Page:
Im finding the names given for these modes vary. Guess it doesn't matter what they are "called".

    As I learn them, I get confused trying to arpeggiate some of these modes. Especially the 3rd one(forgot its name). Seems like an Augmented scale?

    How should I approach all this safely?
     
  10. Chrispurchase

    Chrispurchase

    Oct 24, 2007
    I'm not to sure what they are called, I just call them the ii and v mode of the scale. I wouldn't worry about learning all the modes of the harmonic minor scale at the moment just the the ii & the V, cause that's all you'll probably use for the moment and then start learning the Lydian Dominant and Super locrian/altered scales.
     
  11. mambo4

    mambo4

    Jun 9, 2006
    Dallas
    I always wondered about the superlocrian scale. a quick Google reveals it has many names
    superlocrian
    altered scale (what i know it as)
    altered dominant scale
    7th mode of melodic minor
    diminished-wholetone scale

    it's for playing over altered V7 chords.
    here's how I view it:
    Take a regular vanilla Mixolydian scale
    Keep the Root, 3rd and b7th
    throw in any note NOT in the mixolydian scale :)

    in other words, the 2,4,5,and 6 are all "altered" vs the vanilla mixolydian scale
    (actually it gets kinda fuzzy here: there's a "b3" and a "b4" - but the b4 actually harmonically functions as the Maj 3rd of the V7 alt chord ...yaddah yaddah)

    fun times indeed.
     
  12. monroe55

    monroe55

    Mar 17, 2009
    Wait a minute. Aren't LydianDom and Superlocrian modes for the Melodic Minor?

    Harmonic Minor vs Melodic Minor :confused:, what's their story? How are they used differently? How are they used?(Besides the maj6 note differing between the two)
     
  13. Chrispurchase

    Chrispurchase

    Oct 24, 2007
    Lydian Dom and Super locrian are modes for the jazz/Melodic minor.

    The difference between Jazz Minor and Harmonic Minor is that Jazz Minor uses a major 6th - I think of it as a major scale with a minor 3rd.

    by using harmonic minor you'll sound much more inside the harmony than using Super Locrian.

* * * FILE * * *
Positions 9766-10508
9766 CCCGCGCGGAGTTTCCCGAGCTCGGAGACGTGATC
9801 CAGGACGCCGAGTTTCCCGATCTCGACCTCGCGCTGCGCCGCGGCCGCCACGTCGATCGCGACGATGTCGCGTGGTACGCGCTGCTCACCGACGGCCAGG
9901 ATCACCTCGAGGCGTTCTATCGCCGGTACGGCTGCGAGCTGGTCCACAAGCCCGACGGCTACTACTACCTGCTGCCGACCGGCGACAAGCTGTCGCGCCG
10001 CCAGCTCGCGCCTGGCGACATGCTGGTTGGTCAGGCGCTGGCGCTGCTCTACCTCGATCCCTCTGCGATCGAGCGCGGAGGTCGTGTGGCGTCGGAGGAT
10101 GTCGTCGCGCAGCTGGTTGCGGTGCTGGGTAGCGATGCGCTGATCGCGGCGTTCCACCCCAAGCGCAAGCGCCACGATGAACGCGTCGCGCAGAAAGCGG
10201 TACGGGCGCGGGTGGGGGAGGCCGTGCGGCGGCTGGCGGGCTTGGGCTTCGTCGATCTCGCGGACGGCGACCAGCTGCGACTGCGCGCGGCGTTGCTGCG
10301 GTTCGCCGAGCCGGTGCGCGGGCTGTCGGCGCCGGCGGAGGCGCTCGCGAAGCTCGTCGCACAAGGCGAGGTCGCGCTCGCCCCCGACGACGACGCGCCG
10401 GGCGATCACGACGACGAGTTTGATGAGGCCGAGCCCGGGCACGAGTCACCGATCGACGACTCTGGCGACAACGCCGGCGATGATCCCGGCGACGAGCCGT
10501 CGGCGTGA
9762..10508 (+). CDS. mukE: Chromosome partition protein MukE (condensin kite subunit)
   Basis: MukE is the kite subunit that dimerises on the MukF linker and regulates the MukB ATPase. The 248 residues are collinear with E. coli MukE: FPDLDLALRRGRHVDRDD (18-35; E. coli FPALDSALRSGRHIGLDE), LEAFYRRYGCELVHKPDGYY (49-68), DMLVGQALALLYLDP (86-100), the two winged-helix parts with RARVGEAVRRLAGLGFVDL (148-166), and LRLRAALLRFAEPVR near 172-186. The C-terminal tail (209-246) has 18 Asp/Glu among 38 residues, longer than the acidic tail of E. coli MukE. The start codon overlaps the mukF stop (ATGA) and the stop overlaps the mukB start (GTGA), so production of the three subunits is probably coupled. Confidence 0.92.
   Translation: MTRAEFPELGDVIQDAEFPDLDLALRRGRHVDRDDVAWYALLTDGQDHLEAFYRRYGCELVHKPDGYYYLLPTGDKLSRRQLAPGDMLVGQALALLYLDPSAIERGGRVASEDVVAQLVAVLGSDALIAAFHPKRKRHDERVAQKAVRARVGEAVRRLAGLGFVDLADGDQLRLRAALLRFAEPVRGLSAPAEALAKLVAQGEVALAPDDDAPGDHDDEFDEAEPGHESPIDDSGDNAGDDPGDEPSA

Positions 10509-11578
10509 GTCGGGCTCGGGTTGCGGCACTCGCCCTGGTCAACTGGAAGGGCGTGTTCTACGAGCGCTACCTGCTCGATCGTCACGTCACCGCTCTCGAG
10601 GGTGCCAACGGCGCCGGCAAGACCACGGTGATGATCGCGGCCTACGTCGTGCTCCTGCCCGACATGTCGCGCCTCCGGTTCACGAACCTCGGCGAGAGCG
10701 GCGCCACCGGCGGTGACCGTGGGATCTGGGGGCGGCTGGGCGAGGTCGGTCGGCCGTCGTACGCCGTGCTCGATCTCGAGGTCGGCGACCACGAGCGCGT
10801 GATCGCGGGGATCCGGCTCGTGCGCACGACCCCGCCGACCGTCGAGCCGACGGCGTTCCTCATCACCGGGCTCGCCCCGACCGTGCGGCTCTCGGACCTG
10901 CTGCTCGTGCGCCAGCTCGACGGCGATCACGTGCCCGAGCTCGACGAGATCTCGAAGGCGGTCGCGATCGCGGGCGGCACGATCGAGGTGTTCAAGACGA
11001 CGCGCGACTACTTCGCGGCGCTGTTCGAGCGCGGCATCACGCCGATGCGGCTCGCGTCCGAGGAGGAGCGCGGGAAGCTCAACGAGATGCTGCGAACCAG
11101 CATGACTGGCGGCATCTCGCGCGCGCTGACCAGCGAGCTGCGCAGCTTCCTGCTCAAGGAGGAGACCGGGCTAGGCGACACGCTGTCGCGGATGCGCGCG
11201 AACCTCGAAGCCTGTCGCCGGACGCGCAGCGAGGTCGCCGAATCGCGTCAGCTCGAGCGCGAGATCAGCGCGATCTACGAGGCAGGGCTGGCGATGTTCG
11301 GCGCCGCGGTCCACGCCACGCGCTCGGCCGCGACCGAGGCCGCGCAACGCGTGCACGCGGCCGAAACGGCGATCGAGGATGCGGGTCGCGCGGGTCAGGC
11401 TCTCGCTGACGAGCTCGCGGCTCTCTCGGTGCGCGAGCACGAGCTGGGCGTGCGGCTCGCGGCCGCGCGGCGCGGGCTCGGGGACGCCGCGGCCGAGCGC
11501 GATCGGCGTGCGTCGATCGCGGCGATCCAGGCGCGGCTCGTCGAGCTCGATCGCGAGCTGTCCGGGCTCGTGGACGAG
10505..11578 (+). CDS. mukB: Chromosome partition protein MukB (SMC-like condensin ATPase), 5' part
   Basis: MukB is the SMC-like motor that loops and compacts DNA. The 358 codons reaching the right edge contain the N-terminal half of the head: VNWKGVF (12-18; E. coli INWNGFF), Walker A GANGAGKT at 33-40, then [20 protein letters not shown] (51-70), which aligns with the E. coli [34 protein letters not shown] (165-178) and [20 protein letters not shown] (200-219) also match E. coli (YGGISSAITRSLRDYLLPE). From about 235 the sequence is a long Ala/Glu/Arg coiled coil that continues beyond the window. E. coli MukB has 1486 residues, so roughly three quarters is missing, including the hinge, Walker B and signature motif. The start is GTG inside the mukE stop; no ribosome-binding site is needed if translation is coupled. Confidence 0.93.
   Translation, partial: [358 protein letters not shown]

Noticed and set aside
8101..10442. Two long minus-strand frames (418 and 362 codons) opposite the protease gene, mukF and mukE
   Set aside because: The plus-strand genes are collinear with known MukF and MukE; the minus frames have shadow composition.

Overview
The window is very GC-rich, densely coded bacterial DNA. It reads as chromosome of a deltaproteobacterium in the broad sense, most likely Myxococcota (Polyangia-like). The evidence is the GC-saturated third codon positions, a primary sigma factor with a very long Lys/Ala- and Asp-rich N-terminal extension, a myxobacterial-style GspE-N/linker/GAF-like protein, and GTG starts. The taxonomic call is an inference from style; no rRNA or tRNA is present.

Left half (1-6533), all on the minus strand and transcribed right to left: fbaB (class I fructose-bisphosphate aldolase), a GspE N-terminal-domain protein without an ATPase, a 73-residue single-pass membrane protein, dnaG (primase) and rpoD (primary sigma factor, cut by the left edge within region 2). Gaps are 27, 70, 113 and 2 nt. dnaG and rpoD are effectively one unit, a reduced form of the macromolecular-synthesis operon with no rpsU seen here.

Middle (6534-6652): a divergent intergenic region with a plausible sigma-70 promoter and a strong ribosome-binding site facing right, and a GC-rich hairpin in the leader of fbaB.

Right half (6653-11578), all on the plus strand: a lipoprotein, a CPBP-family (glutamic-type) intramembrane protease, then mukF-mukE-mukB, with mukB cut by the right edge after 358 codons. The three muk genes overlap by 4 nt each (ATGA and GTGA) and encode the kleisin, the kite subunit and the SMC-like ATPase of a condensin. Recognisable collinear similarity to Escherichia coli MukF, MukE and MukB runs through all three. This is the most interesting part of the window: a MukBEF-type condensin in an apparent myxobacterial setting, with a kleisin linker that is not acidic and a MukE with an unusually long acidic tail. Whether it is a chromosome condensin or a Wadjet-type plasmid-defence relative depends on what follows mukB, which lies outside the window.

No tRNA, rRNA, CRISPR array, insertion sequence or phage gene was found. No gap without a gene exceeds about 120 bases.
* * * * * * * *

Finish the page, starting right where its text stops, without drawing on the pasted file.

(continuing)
Are you using this for soloing or general bass line construction?
     
  14. monroe55

    monroe55

    Mar 17, 2009
    For Soloing, I guess.
    This thread started becuse of a lesson I read on things to play while soloing over a minor chord vamp. The lesson confused me a bit when we implied a 2-5-1 and the 2 we used was a m7b5 and the V7 had a #9 in it. I was thinking that a V from a minor chord would be a minor5 (the 5th of natural minor having a b3 in it).I wasnt aware of the option to assume the static chord to have Melodic/Harmonic Minor possibilities.
     
  15. mambo4

    mambo4

    Jun 9, 2006
    Dallas
    Honestly I think this melodic minor modal analysis happened after the fact:
    A bunch of jazz cats in the 50s were soloing crazy over minor chord progressions.
    they were using the chord tones and adding in what their ears wanted
    some theory wank (like me) wrote it all down and said "hey, this looks like the 7th mode of the melodic minor scale"

    I have no basis for this belief other than the fact that, from what I have read of coltrane and the like, they spoke in terms of chords, not modes and scales.

    I could be wrong tho...
     
  16. monroe55

    monroe55

    Mar 17, 2009
    Im with you Mambo4 on that kind of thinking about how all these cool sounds came about, I know Im being a nerd about it all.

    BTW. What did you mean by this regarding our discussion -"they spoke in terms of chords, not modes and scales" ?
     
  17. Chrispurchase

    Chrispurchase

    Oct 24, 2007
    Modes, Scales & Chords are all pretty much the same thing
     
  18. devine

    devine

    Aug 22, 2006
    Owner: Scott's Bass Lessons
  19. mambo4

    mambo4

    Jun 9, 2006
    Dallas
    this thread is an example

    Carol Kaye, who was no stranger to bebop in the day, has long espoused this idea as this thread indicates.

    indeed, it all interconnects inseparably and each viewpoint is useful. This truth tends to be overlooked in those "controversial" theory threads with each claiming that it's "all about" their particular favorite concept. Like chord tones, in my case :)
     
  20. monroe55

    monroe55

    Mar 17, 2009
    Thanks again Mambo4. Im definately a Chord Tone man myself. I invested a lot of time blindly running scales and modes when I was younger until I stumbled upon a Berlin thread that lead me to his chord toneinfo/ lessons...I never looked back after that.

    I need to learn more about this concept of "stacked" triads and stuff. It sounds like info I probably "know" already but just never sat down to focus on what the concepts entail. I'll have to do more searches on stacked triads and stuff.